Charles Drew was born in 1904 to a middle-class African American family in Washington DC. He seemed destined to have a career as an athlete, lettering in four sports in high school. He received an athletic scholarship to attend Amherst College where he became a legend in both football and track. While at Amherst, he became interested in a medical career.
While he was accepted by Harvard Medical College, he decided to enroll at McGill University in Canada because minority students were treated better there. He graduated second in his class.
During his residency Dr. Drew found his passion. He and his mentor studied problems with blood transfusions. His work led to a method for processing and preserving blood plasma by separating it from the blood cells. Plasma can be stored longer than pure blood.
When World War II started, Dr. Drew headed an effort called “Blood for Britain.” He was able to collect blood and process the plasma for shipment to England. When the US entered the war, he started another blood bank effort for the American Red Cross. He quit this effort when the military insisted that the blood from white persons be separated from the blood of persons of color. He remarked, “I feel that the recent ruling of the United States Army and Navy regarding the refusal of colored blood donors is an indefensible one from any point of view. As you know, there is no scientific basis for separation of the bloods of different races except on the basis of the individual blood types or groups.”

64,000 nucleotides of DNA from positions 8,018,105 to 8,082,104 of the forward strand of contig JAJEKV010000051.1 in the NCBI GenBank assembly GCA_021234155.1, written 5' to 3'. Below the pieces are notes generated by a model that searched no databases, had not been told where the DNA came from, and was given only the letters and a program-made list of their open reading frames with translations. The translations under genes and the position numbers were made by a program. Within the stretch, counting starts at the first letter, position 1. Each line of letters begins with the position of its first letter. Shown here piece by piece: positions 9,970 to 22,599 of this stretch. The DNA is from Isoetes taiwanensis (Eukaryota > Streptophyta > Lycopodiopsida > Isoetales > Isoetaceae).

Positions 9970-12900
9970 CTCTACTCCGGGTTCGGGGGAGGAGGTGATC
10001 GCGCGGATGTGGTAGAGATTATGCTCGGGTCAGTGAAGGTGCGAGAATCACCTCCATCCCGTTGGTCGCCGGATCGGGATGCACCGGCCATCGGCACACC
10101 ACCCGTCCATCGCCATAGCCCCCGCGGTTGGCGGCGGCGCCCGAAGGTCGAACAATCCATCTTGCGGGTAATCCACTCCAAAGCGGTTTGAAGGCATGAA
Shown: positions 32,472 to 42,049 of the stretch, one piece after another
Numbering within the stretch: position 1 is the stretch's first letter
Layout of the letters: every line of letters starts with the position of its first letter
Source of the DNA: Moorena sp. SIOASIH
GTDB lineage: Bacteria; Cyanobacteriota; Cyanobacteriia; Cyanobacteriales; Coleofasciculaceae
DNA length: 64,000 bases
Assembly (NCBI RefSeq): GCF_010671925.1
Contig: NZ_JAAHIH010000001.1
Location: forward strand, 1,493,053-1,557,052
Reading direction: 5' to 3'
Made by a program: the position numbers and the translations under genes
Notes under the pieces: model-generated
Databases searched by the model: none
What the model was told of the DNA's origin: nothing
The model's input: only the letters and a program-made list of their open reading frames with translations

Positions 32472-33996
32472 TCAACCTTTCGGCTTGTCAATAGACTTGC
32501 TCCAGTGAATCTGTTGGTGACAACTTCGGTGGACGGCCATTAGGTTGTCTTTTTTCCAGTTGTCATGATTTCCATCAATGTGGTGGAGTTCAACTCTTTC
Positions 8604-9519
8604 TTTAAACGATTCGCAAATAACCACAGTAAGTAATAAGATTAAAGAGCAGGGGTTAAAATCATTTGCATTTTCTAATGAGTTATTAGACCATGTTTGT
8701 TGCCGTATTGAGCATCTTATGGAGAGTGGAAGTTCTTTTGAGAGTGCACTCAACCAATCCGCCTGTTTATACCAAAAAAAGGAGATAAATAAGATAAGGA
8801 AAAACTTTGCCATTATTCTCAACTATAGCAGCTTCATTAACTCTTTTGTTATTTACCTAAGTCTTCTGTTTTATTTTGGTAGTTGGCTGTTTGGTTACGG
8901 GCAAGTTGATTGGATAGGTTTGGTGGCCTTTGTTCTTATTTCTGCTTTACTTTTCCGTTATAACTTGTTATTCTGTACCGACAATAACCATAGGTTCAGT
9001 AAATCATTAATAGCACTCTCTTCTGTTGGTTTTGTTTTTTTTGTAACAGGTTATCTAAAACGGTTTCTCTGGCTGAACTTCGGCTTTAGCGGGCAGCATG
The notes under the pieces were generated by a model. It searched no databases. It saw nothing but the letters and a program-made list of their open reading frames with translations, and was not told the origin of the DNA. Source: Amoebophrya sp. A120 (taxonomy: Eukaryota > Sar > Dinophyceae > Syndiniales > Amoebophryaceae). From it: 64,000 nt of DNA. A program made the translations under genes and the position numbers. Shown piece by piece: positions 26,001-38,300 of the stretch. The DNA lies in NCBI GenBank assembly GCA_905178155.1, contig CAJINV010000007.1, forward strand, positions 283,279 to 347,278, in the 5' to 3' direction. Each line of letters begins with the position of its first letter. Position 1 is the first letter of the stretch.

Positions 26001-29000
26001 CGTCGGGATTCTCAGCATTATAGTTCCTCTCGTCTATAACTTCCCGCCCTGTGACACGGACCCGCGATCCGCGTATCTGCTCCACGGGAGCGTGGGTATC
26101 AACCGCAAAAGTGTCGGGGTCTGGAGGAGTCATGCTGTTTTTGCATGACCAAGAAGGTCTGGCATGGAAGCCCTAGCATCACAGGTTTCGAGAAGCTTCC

Despite this roadblock of racism in the US, Dr. Drew became known as the father of blood banks. Bloodmobiles were another of his innovations.
Tragically Dr. Drew died at the age of 45 from injuries sustained in a car accident. While he was unable to survive the accident, thousands of others around the world have survived accidents because they were able to receive blood from a local blood bank as a result of Dr. Drew’s efforts.
Blood donations represent one of our most enduring examples of giving to others. In fact, blood donations may be one of the earliest examples of the sharing economy that is evolving today. Thankfully we have moved beyond our racist practices associated with blood donations. When it comes to blood, our cultural, racial, and ethnic differences make no difference. There are no political or religious divisions in our blood. We are one in the blood banks throughout the nation.
Just imagine how many lives have been saved by transfusions of blood. Blood transfusions do not recognize privilege. Just imagine how the giving and receiving of a blood transfusion makes us all equal. Just imagine how the giving and receiving of blood is a tangible example of the principles of a democratic society.
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“We are linked by blood, and blood is memory without language.” – Joyce Carol Oates (Author)
This is part of our “Just Imagine” series of occasional posts, inviting you to join us in imagining positive possibilities for a citizen-centered democracy.